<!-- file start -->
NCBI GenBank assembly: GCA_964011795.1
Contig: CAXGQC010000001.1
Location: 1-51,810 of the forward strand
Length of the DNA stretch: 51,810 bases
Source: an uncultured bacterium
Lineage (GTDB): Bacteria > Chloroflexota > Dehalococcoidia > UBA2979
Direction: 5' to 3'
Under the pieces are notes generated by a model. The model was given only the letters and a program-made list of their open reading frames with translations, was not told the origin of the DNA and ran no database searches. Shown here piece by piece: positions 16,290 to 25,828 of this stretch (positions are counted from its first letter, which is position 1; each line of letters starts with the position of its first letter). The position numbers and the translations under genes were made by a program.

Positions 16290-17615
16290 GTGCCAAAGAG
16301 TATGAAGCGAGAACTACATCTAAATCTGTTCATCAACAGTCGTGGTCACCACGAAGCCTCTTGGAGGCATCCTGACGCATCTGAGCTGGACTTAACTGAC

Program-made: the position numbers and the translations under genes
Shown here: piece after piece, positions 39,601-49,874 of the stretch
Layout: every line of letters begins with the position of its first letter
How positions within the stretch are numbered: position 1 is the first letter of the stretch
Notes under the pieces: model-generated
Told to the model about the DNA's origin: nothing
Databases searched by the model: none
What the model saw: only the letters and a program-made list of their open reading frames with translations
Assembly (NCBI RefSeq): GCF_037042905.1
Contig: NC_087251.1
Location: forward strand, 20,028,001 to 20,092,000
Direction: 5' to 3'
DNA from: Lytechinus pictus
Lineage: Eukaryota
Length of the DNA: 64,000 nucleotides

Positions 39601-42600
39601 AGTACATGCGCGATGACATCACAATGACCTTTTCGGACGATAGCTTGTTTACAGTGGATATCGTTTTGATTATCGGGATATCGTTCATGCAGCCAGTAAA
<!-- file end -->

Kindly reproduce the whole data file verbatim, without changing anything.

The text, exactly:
NCBI GenBank assembly: GCA_964011795.1
Contig: CAXGQC010000001.1
Location: 1-51,810 of the forward strand
Length of the DNA stretch: 51,810 bases
Source: an uncultured bacterium
Lineage (GTDB): Bacteria > Chloroflexota > Dehalococcoidia > UBA2979
Direction: 5' to 3'
Under the pieces are notes generated by a model. The model was given only the letters and a program-made list of their open reading frames with translations, was not told the origin of the DNA and ran no database searches. Shown here piece by piece: positions 16,290 to 25,828 of this stretch (positions are counted from its first letter, which is position 1; each line of letters starts with the position of its first letter). The position numbers and the translations under genes were made by a program.

Positions 16290-17615
16290 GTGCCAAAGAG
16301 TATGAAGCGAGAACTACATCTAAATCTGTTCATCAACAGTCGTGGTCACCACGAAGCCTCTTGGAGGCATCCTGACGCATCTGAGCTGGACTTAACTGAC

Program-made: the position numbers and the translations under genes
Shown here: piece after piece, positions 39,601-49,874 of the stretch
Layout: every line of letters begins with the position of its first letter
How positions within the stretch are numbered: position 1 is the first letter of the stretch
Notes under the pieces: model-generated
Told to the model about the DNA's origin: nothing
Databases searched by the model: none
What the model saw: only the letters and a program-made list of their open reading frames with translations
Assembly (NCBI RefSeq): GCF_037042905.1
Contig: NC_087251.1
Location: forward strand, 20,028,001 to 20,092,000
Direction: 5' to 3'
DNA from: Lytechinus pictus
Lineage: Eukaryota
Length of the DNA: 64,000 nucleotides

Positions 39601-42600
39601 AGTACATGCGCGATGACATCACAATGACCTTTTCGGACGATAGCTTGTTTACAGTGGATATCGTTTTGATTATCGGGATATCGTTCATGCAGCCAGTAAA